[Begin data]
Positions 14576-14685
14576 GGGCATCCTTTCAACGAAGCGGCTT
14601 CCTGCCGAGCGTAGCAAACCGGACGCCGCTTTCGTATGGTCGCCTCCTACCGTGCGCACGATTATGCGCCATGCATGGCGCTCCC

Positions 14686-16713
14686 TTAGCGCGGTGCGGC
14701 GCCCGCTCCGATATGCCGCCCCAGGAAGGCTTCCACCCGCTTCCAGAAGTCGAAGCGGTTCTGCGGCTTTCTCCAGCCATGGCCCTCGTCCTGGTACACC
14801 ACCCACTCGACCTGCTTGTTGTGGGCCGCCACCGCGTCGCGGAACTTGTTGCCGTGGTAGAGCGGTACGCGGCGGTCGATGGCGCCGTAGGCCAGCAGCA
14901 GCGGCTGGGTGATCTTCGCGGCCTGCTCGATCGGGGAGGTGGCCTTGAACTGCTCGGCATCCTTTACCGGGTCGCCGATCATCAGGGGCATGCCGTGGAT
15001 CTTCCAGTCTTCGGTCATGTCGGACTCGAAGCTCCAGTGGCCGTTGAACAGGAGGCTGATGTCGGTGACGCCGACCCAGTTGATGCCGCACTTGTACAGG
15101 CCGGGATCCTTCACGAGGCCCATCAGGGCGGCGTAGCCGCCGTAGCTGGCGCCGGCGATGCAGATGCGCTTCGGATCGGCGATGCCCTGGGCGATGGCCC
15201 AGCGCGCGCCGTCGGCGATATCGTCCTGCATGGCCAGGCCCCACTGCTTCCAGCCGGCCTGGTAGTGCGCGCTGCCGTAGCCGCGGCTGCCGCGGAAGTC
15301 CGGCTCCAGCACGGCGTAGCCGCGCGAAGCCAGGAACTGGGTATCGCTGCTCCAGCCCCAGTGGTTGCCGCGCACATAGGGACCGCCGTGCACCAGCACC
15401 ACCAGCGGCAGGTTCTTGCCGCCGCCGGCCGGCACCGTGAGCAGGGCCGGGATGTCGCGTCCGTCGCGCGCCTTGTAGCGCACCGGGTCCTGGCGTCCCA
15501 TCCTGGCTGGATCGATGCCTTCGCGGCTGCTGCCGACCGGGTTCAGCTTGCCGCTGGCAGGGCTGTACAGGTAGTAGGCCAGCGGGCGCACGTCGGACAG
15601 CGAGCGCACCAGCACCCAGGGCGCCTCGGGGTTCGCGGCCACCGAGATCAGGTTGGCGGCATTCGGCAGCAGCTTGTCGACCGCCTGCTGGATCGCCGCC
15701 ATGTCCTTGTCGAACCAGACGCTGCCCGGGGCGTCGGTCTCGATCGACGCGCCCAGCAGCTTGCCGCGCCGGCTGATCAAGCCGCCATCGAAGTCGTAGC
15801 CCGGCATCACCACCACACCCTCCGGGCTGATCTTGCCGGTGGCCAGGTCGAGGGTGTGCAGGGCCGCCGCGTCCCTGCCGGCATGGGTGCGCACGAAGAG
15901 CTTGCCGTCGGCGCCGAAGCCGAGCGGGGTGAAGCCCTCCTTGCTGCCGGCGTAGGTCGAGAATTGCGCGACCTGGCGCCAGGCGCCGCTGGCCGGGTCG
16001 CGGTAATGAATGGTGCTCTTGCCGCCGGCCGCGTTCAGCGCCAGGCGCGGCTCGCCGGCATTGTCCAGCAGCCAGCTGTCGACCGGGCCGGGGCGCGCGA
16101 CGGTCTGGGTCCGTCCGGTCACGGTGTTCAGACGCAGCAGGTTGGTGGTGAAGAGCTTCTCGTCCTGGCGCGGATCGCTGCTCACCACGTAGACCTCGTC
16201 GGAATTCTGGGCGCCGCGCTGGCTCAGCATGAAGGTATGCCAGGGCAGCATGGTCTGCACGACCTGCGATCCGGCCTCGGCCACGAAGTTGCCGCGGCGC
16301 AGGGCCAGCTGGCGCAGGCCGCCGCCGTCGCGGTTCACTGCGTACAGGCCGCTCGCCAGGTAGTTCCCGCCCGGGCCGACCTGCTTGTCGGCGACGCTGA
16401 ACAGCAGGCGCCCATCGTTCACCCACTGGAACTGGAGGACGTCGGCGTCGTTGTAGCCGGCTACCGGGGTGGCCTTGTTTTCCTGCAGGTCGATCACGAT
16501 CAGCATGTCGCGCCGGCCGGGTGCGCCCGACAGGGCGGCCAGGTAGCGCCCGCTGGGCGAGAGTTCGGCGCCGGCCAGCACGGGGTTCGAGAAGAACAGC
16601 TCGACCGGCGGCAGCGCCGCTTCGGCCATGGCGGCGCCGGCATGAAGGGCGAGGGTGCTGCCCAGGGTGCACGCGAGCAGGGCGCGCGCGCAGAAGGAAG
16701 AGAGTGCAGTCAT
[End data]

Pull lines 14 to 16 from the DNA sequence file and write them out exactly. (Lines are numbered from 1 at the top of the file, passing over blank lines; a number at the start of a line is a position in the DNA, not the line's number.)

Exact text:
15501 TCCTGGCTGGATCGATGCCTTCGCGGCTGCTGCCGACCGGGTTCAGCTTGCCGCTGGCAGGGCTGTACAGGTAGTAGGCCAGCGGGCGCACGTCGGACAG
15601 CGAGCGCACCAGCACCCAGGGCGCCTCGGGGTTCGCGGCCACCGAGATCAGGTTGGCGGCATTCGGCAGCAGCTTGTCGACCGCCTGCTGGATCGCCGCC
15701 ATGTCCTTGTCGAACCAGACGCTGCCCGGGGCGTCGGTCTCGATCGACGCGCCCAGCAGCTTGCCGCGCCGGCTGATCAAGCCGCCATCGAAGTCGTAGC